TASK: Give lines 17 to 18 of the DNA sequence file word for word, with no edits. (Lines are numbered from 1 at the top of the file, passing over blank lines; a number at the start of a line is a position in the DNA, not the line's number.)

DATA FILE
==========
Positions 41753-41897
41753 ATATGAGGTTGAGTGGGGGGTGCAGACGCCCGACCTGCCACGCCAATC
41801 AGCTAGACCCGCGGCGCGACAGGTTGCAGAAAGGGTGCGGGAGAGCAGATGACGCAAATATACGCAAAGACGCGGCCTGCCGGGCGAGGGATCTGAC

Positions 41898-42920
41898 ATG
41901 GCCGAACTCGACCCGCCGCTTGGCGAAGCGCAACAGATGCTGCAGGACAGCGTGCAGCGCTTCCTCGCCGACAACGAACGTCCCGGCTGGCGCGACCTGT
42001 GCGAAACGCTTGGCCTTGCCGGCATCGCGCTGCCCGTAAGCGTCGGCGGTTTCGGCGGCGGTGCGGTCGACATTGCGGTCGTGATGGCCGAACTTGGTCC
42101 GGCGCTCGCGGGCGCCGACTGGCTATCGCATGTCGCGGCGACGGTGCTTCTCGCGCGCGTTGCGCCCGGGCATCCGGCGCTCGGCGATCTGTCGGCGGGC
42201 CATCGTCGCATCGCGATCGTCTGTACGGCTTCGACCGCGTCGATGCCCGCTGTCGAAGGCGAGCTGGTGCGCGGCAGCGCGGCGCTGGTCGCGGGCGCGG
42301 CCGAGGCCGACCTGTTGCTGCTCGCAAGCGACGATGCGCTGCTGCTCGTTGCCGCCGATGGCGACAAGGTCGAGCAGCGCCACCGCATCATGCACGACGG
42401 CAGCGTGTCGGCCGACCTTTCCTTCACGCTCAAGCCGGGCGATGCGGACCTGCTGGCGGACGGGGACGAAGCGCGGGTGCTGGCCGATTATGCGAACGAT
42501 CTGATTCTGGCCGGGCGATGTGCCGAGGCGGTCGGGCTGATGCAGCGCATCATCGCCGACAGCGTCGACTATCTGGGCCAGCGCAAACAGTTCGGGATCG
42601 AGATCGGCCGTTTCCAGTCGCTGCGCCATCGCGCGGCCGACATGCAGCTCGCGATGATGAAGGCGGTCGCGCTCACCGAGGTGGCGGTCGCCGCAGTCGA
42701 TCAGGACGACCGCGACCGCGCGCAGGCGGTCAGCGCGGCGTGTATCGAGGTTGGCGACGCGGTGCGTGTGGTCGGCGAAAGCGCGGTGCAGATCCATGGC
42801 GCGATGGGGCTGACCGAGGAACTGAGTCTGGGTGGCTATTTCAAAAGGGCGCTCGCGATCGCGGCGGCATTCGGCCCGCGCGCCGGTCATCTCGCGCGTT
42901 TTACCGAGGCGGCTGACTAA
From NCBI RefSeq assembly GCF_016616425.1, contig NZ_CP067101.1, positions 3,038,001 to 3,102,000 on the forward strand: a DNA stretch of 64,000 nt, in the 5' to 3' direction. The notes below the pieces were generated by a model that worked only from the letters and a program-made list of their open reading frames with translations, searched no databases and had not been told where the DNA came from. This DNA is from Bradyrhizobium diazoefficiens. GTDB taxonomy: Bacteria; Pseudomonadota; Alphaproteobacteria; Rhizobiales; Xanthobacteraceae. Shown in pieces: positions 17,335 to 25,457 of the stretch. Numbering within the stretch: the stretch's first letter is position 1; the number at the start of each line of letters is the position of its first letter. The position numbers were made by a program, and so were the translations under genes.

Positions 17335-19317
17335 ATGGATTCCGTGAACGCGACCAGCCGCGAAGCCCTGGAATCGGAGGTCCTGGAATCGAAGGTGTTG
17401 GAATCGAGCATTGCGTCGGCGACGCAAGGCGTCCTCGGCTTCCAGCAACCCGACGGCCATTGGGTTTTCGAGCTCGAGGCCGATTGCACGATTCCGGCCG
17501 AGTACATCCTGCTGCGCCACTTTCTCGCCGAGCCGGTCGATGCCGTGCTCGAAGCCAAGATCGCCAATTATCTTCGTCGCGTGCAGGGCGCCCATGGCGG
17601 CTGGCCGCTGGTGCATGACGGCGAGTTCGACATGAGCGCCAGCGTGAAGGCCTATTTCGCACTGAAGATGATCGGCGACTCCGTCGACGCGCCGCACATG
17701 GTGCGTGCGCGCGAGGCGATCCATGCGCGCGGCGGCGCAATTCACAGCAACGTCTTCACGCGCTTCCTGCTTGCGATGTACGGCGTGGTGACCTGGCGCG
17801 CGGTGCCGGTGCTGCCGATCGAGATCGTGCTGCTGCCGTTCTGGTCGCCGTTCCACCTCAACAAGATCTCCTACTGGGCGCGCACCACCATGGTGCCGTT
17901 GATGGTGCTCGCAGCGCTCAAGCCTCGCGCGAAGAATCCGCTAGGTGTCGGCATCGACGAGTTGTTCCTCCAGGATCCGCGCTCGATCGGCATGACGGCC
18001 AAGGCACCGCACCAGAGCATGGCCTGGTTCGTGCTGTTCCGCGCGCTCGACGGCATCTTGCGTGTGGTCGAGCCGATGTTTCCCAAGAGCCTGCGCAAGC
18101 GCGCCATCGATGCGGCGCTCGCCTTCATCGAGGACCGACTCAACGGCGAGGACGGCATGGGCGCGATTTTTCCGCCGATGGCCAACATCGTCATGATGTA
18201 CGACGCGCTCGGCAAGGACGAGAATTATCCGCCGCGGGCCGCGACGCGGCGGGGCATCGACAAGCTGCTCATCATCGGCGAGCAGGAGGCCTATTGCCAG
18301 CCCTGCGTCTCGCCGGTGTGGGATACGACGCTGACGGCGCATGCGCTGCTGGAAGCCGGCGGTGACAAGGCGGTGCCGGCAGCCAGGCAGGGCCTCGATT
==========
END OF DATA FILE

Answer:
From NCBI RefSeq assembly GCF_016616425.1, contig NZ_CP067101.1, positions 3,038,001 to 3,102,000 on the forward strand: a DNA stretch of 64,000 nt, in the 5' to 3' direction. The notes below the pieces were generated by a model that worked only from the letters and a program-made list of their open reading frames with translations, searched no databases and had not been told where the DNA came from. This DNA is from Bradyrhizobium diazoefficiens. GTDB taxonomy: Bacteria; Pseudomonadota; Alphaproteobacteria; Rhizobiales; Xanthobacteraceae. Shown in pieces: positions 17,335 to 25,457 of the stretch. Numbering within the stretch: the stretch's first letter is position 1; the number at the start of each line of letters is the position of its first letter. The position numbers were made by a program, and so were the translations under genes.

Positions 17335-19317